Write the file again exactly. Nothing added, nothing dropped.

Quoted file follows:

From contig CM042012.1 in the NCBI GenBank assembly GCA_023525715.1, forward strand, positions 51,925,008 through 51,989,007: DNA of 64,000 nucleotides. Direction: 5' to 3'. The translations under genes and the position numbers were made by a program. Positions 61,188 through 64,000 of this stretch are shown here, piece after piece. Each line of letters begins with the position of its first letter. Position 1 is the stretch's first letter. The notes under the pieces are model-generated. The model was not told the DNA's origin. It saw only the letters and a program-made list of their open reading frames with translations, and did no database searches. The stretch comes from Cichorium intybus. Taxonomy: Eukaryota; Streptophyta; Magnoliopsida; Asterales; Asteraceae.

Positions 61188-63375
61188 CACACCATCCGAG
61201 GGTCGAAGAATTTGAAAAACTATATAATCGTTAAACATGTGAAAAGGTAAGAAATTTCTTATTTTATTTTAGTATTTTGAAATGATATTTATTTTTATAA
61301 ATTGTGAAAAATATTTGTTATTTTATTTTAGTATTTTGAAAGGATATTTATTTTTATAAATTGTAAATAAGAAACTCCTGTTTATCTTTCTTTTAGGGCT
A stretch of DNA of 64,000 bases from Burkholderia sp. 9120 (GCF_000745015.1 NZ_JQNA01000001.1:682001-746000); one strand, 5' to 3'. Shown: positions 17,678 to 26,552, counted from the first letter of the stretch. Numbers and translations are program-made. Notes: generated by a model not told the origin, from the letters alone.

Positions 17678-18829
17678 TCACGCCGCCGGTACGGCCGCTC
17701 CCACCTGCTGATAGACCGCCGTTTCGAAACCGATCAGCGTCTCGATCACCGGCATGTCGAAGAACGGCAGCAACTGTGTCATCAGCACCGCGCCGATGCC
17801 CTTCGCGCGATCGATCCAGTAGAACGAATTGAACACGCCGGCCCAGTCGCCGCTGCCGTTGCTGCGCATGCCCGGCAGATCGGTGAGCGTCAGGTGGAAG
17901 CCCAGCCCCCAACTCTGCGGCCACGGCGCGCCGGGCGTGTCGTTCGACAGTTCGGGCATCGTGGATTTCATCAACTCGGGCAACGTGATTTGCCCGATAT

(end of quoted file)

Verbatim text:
From contig CM042012.1 in the NCBI GenBank assembly GCA_023525715.1, forward strand, positions 51,925,008 through 51,989,007: DNA of 64,000 nucleotides. Direction: 5' to 3'. The translations under genes and the position numbers were made by a program. Positions 61,188 through 64,000 of this stretch are shown here, piece after piece. Each line of letters begins with the position of its first letter. Position 1 is the stretch's first letter. The notes under the pieces are model-generated. The model was not told the DNA's origin. It saw only the letters and a program-made list of their open reading frames with translations, and did no database searches. The stretch comes from Cichorium intybus. Taxonomy: Eukaryota; Streptophyta; Magnoliopsida; Asterales; Asteraceae.

Positions 61188-63375
61188 CACACCATCCGAG
61201 GGTCGAAGAATTTGAAAAACTATATAATCGTTAAACATGTGAAAAGGTAAGAAATTTCTTATTTTATTTTAGTATTTTGAAATGATATTTATTTTTATAA
61301 ATTGTGAAAAATATTTGTTATTTTATTTTAGTATTTTGAAAGGATATTTATTTTTATAAATTGTAAATAAGAAACTCCTGTTTATCTTTCTTTTAGGGCT
A stretch of DNA of 64,000 bases from Burkholderia sp. 9120 (GCF_000745015.1 NZ_JQNA01000001.1:682001-746000); one strand, 5' to 3'. Shown: positions 17,678 to 26,552, counted from the first letter of the stretch. Numbers and translations are program-made. Notes: generated by a model not told the origin, from the letters alone.

Positions 17678-18829
17678 TCACGCCGCCGGTACGGCCGCTC
17701 CCACCTGCTGATAGACCGCCGTTTCGAAACCGATCAGCGTCTCGATCACCGGCATGTCGAAGAACGGCAGCAACTGTGTCATCAGCACCGCGCCGATGCC
17801 CTTCGCGCGATCGATCCAGTAGAACGAATTGAACACGCCGGCCCAGTCGCCGCTGCCGTTGCTGCGCATGCCCGGCAGATCGGTGAGCGTCAGGTGGAAG
17901 CCCAGCCCCCAACTCTGCGGCCACGGCGCGCCGGGCGTGTCGTTCGACAGTTCGGGCATCGTGGATTTCATCAACTCGGGCAACGTGATTTGCCCGATAT